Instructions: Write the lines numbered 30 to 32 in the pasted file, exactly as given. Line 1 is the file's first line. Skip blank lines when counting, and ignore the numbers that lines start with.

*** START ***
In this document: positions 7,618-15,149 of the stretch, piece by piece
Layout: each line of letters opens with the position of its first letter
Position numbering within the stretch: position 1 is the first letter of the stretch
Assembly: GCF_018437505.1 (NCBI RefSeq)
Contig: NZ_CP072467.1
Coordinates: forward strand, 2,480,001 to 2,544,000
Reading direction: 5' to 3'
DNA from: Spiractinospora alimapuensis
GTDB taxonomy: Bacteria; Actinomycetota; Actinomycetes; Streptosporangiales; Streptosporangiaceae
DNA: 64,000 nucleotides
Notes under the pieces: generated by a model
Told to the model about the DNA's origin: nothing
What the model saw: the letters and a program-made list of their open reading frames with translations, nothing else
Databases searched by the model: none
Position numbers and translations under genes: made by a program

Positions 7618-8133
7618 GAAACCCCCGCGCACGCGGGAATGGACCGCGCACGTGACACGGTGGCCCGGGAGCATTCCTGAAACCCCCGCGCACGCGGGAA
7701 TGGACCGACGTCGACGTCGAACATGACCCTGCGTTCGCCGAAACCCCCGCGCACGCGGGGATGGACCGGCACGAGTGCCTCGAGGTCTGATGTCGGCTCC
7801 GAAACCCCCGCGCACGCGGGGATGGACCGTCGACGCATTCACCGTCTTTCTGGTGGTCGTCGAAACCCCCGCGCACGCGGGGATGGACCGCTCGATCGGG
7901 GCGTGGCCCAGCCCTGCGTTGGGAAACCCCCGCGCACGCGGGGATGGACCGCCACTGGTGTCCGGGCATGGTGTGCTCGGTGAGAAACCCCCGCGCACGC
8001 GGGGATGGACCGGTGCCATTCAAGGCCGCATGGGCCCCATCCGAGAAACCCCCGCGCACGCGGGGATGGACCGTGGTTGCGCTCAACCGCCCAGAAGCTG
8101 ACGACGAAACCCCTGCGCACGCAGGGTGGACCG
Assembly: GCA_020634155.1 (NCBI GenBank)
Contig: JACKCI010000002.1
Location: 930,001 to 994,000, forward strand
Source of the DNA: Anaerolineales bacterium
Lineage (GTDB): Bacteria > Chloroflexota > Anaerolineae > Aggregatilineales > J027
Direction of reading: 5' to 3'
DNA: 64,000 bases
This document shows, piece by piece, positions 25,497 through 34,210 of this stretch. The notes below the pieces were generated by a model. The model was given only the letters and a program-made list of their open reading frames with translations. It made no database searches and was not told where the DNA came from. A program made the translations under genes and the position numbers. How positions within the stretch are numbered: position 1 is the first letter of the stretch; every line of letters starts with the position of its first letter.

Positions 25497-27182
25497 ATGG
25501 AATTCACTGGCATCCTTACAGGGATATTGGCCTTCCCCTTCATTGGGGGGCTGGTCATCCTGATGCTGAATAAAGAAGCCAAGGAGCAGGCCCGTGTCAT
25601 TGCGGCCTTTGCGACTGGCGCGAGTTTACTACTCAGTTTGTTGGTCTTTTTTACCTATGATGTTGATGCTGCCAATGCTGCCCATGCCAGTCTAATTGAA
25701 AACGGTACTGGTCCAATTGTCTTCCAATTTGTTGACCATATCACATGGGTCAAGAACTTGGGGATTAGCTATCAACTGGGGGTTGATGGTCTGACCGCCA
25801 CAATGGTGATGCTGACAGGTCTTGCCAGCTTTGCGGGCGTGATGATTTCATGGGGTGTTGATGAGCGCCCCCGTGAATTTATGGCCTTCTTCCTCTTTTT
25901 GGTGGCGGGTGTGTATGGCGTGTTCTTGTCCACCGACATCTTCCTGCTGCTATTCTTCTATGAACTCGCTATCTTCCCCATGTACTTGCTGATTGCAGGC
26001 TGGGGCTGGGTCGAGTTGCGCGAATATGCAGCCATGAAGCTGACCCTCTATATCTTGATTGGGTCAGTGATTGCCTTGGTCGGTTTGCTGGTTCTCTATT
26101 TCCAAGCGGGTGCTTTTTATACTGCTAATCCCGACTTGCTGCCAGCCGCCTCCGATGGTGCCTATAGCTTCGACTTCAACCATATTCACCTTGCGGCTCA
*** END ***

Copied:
This document shows, piece by piece, positions 25,497 through 34,210 of this stretch. The notes below the pieces were generated by a model. The model was given only the letters and a program-made list of their open reading frames with translations. It made no database searches and was not told where the DNA came from. A program made the translations under genes and the position numbers. How positions within the stretch are numbered: position 1 is the first letter of the stretch; every line of letters starts with the position of its first letter.

Positions 25497-27182
25497 ATGG